Casa Design, Inc. v. Alacran Contracting, LLC
Order for Plaintif to file no later than 5/30/17 an amended complaint, as set out. Plaintiff is also ordered to file a disclosure statement by 5/30/17. ( Miscellaneous deadline set for 5/30/2017.). Signed by Magistrate Judge Katherine P. Nelson on 5/15/2017. (cmj)
IN THE UNITED STATES DISTRICT COURT
FOR THE SOUTHERN DISTRICT OF ALABAMA
CASA DESIGN, INC.,
ALACRAN CONTRACTING, LLC,
CIVIL ACTION NO. 17-00216-KD-N
This action is before the Court sua sponte on review of its subject matter
jurisdiction.1 Plaintiff Casa Design, Inc. (“the Plaintiff”) initiated this action by
filing a complaint (Doc. 1) with the Court, alleging diversity of citizenship under 28
U.S.C. § 1332(a) as the sole basis for jurisdiction. See Fed. R. Civ. P. 8(a)(1) (“A
pleading that states a claim for relief must contain a short and plain statement of
the grounds for the court’s jurisdiction…”).
When a plaintiff files suit in federal court, [the plaintiff] must allege
facts that, if true, show federal subject matter jurisdiction over [the]
case exists. Taylor v. Appleton, 30 F.3d 1365, 1367 (11th Cir. 1994).
Those allegations, when federal jurisdiction is invoked based upon
diversity, must include the citizenship of each party, so that the court is
satisfied that no plaintiff is a citizen of the same state as any
“It is . . . axiomatic that the inferior federal courts are courts of limited jurisdiction.
They are ‘empowered to hear only those cases within the judicial power of the United
States as defined by Article III of the Constitution,’ and which have been entrusted
to them by a jurisdictional grant authorized by Congress.” Univ. of S. Ala. v. Am.
Tobacco Co., 168 F.3d 405, 409 (11th Cir. 1999) (quoting Taylor v. Appleton, 30 F.3d
1365, 1367 (11th Cir. 1994)). Accordingly, “it is well settled that a federal court is
obligated to inquire into subject matter jurisdiction sua sponte whenever it may be
lacking.” Id. at 410. “[A] court should inquire into whether it has subject matter
jurisdiction at the earliest possible stage in the proceedings.” Id. See also See
Arbaugh v. Y&H Corp., 546 U.S. 500, 514, (2006) (“[C]ourts, including this Court,
have an independent obligation to determine whether subject-matter jurisdiction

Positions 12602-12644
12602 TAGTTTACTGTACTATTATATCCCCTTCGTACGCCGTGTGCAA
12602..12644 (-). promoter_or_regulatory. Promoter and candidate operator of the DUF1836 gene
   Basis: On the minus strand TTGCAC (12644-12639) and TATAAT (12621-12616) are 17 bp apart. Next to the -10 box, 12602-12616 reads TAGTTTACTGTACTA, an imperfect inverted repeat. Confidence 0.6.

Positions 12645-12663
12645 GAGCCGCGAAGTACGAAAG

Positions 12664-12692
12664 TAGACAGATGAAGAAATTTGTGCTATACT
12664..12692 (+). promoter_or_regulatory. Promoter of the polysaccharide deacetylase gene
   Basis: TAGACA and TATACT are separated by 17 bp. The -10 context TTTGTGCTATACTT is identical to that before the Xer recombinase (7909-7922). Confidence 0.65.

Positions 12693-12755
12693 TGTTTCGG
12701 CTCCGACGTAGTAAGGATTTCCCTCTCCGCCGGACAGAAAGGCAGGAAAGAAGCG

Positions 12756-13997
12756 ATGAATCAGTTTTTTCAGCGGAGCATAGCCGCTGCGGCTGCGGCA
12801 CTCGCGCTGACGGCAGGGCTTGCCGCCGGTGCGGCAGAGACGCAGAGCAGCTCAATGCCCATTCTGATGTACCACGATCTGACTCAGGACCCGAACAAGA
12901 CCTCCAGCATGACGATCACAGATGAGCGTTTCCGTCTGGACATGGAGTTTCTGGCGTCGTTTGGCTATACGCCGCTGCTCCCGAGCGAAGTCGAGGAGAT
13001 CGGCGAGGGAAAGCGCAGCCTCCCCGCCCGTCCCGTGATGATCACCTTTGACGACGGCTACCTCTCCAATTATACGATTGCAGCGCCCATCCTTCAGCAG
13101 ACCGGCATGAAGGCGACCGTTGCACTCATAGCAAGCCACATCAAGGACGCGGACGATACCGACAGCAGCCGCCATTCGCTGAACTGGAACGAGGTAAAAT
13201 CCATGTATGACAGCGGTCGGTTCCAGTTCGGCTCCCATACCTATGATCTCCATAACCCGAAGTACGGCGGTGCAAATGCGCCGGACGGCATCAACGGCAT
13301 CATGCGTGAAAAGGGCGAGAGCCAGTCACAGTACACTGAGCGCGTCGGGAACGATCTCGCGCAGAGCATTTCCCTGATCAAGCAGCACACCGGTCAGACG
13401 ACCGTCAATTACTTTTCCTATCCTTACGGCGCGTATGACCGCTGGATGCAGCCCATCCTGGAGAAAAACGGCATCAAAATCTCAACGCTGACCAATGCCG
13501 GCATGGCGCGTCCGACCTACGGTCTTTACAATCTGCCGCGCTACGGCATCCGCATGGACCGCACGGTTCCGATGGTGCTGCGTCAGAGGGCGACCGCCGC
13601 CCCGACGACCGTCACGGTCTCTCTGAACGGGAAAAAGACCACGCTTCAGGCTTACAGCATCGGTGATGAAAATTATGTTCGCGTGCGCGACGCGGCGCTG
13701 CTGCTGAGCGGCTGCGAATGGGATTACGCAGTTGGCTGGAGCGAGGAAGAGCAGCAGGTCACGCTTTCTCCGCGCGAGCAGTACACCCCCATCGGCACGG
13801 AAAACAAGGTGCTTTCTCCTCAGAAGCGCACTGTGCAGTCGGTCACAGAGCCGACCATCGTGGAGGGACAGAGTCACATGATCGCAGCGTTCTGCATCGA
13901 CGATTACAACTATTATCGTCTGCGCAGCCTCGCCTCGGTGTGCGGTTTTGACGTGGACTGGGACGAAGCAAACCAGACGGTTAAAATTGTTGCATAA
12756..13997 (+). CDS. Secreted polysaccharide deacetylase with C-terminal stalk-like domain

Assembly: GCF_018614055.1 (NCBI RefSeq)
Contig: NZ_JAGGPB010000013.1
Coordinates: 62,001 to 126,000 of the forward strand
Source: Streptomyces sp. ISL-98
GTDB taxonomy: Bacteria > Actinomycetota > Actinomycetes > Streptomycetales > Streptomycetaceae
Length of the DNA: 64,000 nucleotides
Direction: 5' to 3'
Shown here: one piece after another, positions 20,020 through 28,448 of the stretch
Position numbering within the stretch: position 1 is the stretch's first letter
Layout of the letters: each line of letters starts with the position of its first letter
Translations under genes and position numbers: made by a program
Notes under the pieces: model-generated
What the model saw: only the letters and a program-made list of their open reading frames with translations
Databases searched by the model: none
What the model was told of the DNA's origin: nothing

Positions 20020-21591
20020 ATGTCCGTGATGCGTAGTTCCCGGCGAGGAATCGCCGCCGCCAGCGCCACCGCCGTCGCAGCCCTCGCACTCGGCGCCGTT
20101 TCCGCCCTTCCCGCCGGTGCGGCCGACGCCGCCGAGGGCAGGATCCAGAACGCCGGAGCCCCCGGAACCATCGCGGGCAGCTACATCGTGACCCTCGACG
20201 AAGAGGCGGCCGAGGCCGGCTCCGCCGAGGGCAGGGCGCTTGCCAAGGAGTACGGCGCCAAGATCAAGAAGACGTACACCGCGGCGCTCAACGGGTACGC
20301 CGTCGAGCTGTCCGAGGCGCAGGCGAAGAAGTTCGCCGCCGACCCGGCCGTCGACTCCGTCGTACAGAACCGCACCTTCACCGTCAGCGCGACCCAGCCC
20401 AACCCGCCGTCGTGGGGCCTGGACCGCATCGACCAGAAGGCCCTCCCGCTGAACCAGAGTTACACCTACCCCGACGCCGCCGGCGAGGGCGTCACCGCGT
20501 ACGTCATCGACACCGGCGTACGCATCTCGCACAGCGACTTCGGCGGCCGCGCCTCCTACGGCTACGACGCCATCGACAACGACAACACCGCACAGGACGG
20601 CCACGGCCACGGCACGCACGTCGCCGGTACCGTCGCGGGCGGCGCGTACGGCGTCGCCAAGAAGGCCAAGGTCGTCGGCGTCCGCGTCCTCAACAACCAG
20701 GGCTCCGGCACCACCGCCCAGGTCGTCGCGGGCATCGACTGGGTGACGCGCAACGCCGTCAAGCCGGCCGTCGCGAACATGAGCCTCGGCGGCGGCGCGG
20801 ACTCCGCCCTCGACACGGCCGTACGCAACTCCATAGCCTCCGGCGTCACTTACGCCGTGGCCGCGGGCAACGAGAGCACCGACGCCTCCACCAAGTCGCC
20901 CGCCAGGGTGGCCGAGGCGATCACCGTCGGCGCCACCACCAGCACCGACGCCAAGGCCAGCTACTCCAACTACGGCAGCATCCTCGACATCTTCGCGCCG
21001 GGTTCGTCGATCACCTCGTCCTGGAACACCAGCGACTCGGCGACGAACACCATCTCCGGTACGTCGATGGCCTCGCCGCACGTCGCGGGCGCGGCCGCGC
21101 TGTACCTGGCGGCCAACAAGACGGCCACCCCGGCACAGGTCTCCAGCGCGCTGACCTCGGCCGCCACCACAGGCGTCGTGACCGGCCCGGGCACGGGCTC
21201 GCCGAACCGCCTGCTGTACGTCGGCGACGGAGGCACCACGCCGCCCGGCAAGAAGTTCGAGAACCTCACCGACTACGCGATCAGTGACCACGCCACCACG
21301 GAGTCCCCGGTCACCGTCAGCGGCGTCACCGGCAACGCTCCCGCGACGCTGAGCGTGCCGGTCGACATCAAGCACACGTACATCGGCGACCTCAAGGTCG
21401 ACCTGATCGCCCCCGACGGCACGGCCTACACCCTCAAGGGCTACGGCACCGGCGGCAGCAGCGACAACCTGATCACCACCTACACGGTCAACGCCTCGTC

exists, even in the absence of a challenge from any party.”).
defendant. Triggs v. John Crump Toyota, Inc., 154 F.3d 1284, 1287
(11th Cir. 1998) (“Diversity jurisdiction requires complete diversity;
every plaintiff must be diverse from every defendant.”). Without such
allegations, district courts are constitutionally obligated to dismiss the
action altogether if the plaintiff does not cure the deficiency. Stanley
v. C.I.A., 639 F.2d 1146, 1159 (5th Cir. Unit B Mar. 1981); see also
DiMaio v. Democratic Nat'l Comm., 520 F.3d 1299, 1303 (11th Cir.
2008) (“Where dismissal can be based on lack of subject matter
jurisdiction and failure to state a claim, the court should dismiss on
only the jurisdictional grounds.” (internal quotation marks omitted)).
That is, if a complaint’s factual allegations do not assure the
court it has subject matter jurisdiction, then the court is
without power to do anything in the case. See Goodman ex rel.
Goodman v. Sipos, 259 F.3d 1327, 1331, n.6 (11th Cir. 2001) (“ ‘[A
district] court must dismiss a case without ever reaching the merits if it
concludes that it has no jurisdiction.’ ” (quoting Capitol Leasing Co. v.
FDIC, 999 F.2d 188, 191 (7th Cir. 1993))); see also Belleri v. United
States, 712 F.3d 543, 547 (11th Cir. 2013) (“We may not consider the
merits of [a] complaint unless and until we are assured of our subject
Travaglio v. Am. Exp. Co., 735 F.3d 1266, 1268 (11th Cir. 2013) (emphasis added)
(footnote omitted). See also, e.g., Ray v. Bird & Son & Asset Realization Co., Inc.,
519 F.2d 1081, 1082 (5th Cir. 1975) (“The burden of pleading diversity of citizenship
is upon the party invoking federal jurisdiction . . .” (citing Mas v. Perry, 489 F.2d
1396 (5th Cir. 1974)).2
Upon review of the complaint (Doc. 1), the undersigned finds
that the Plaintiff has failed to allege sufficient facts showing the citizenship of either
party for purposes of diversity jurisdiction.3
“In Bonner v. City of Prichard, 661 F.2d 1206, 1209 (11th Cir.1981) (en banc), [the
Eleventh Circuit] adopted as binding precedent all decisions of the former Fifth
Circuit handed down prior to the close of business on September 30, 1981.”
Travaglio, 735 F.3d at 1268 n.1.
For purposes of the present sua sponte review, the undersigned finds that the
First, it is unclear whether the Plaintiff is a corporation or a limited liability
company (LLC). The Plaintiff identifies itself with the suffix “Inc.” in the style of
the complaint and several times in the body of the complaint, suggesting that it is a
corporation. However, in the section labeled “The Parties,” the Plaintiff identifies
itself with the suffix “LLC” and alleges that it is a “limited liability company.”
Doc. 1 at 1, ¶ 1).
Regardless, the Plaintiff has failed to allege sufficient facts
demonstrating its citizenship either way, merely alleging that it is an “Alabama”
entity. If the Plaintiff is a corporation, it must specifically allege “every State and
foreign state by which it has been incorporated and…the State or foreign state
where it has its principal place of business” in order to sufficiently demonstrate its